Nov. 30, 2022
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Febrile seizures are common and typically have a benign outcome. The genetic basis and pathogenesis of this syndrome are under intense investigation. Evidence-based guidelines suggest minimal investigations are needed for diagnosis, and most children require neither intermittent nor long-term treatment. This clinical article includes summaries from the results of the multicenter study on the consequences of febrile status epilepticus (FEBSTAT).
• Febrile seizures are the most common seizure type, affecting 3% to 4% of all children.
• Although many affected children have recurrent febrile seizures, the risk of subsequent epilepsy is very small.
• The American Academy of Pediatrics offers guidelines for the evaluation and management of children with febrile seizures. More information can be accessed at the following website:publications.aap.org.
Febrile seizures (febrile convulsions) are the most common convulsive events in human experience. They were recognized as distinct from other seizures in the mid-19th century, and at that time treatment was redirected to the underlying causes of fever rather than the symptom of a seizure. With the introduction of the thermometer at the end of the 1800s, fever was understood to be the primary factor producing the convulsion. Until the early 20th century, infantile convulsions were thought to be severe and often fatal, and few effective treatments were available. Sentinel studies in the 1940s by Lennox and Livingston investigated risk factors for recurrence and later epilepsy (116; 112).
In the 1970s two population-based studies formed the foundation of the current view of febrile seizures (193; 51): they are common, many recur, developmental outcome is not altered, and few children later develop epilepsy. In 2008 and 2011, updated evidence-based practice parameters were published by the American Academy of Pediatrics Committee on Quality Improvement, Subcommittee on Febrile Seizures (06). This, along with the original 1996 publication, and a consensus statement by the International League Against Epilepsy (28), reflects the current evidence for diagnosis, and treatment recommendations for febrile seizures (05; 06).
Studies conducted in the United States and Denmark reported that about 3% to 4% of all children will have at least 1 febrile seizure (133; 203). However, febrile seizures may be more common in other countries. For example a longitudinal study of 54,233 children in Korea reported a prevalence of 11.19% (37). Although the seizures are associated with fever (greater than 38°C by rectal or tympanic membrane measurement), those provoked by central nervous system (CNS) infection are excluded. The peak age for febrile seizures is about 2 years of age with a range between about 6 months and 5 years (04; 37).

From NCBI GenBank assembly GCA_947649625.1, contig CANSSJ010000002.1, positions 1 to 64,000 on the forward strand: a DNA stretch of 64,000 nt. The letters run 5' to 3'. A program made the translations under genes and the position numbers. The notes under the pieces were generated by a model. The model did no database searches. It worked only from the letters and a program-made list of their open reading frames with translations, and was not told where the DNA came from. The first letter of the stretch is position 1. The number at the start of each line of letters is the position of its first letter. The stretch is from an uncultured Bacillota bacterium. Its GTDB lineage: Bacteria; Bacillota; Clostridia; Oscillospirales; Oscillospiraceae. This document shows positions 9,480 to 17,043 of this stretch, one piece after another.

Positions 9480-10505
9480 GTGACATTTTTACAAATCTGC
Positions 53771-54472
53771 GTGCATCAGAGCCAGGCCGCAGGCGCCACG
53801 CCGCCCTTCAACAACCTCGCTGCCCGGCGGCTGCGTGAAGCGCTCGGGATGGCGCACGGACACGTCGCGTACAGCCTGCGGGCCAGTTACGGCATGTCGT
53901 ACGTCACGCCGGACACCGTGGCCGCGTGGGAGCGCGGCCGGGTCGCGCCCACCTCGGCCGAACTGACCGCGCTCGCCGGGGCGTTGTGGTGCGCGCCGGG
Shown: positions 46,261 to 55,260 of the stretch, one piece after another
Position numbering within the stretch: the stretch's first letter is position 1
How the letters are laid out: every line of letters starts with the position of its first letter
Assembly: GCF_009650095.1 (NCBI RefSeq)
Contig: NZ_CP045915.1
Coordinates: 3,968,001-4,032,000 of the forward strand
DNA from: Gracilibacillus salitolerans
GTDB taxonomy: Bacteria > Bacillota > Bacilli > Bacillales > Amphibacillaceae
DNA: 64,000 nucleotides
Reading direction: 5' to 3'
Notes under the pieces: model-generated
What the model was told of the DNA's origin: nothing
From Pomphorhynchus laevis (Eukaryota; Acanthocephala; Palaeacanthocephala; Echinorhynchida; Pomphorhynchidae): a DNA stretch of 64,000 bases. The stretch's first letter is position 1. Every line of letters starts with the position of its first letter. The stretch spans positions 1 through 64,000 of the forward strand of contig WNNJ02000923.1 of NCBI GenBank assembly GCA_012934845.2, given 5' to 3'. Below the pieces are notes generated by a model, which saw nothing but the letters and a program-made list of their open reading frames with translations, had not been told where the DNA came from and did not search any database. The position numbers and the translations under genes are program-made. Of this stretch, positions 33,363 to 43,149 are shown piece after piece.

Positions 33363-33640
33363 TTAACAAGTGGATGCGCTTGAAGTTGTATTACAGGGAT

Febrile seizures can be subdivided into “simple” (generalized tonic-clonic semiology, duration less than 15 minutes, and without recurrence within the following 24 hours) or “complex” (focal, duration more than 15 minutes, or occurring in a cluster of 2 or more convulsions within 24 hours).
Simple febrile seizures
Complex febrile seizures
Must include the following:
Any one of the following:
• 1 in 24 hours
• > 1 in 24 hours
• ≤15 minutes in duration
• >15 minutes in duration
• Generalized tonic clonic
• Focality in seizure semiology
Febrile seizures are generally thought to be benign, and only 2% to 6% of affected children will later develop epilepsy (133; 46). The risk of epilepsy following a simple febrile seizure is about 2%, and following a complex febrile seizure, it is still only 5% to 10%. Therefore, febrile seizures can be viewed as a syndrome of acute symptomatic seizures rather than as a true epilepsy syndrome (53).
In many cases, febrile seizure in a child is the first clear symptom of illness. Most febrile seizures are brief, less than 15 minutes in duration, and appear to be generalized in semiology; brief, generalized seizures are referred to as simple febrile seizures. Seizures that are focal in onset, have a prolonged duration, or are recurrent within 24 hours are deemed “complex.” The first febrile seizure is “complex” in approximately 25% of cases. In the National Collaborative Perinatal Project study of 55,000 infants, 1706 experienced a first febrile seizure and were followed to 7 years of age. Twenty-eight percent of the initial febrile seizures were “complex”: 4% focal, 8% prolonged greater than 15 minutes, and 16% with recurrence within 24 hours. A Todd paresis (transient focal post-ictal weakness) occurred in 0.4% (51). In another prospective cohort study of first febrile seizures, 35% of 428 children had 1 or more features of a complex febrile seizure (14). A retrospective study from Singapore reported similar findings (111).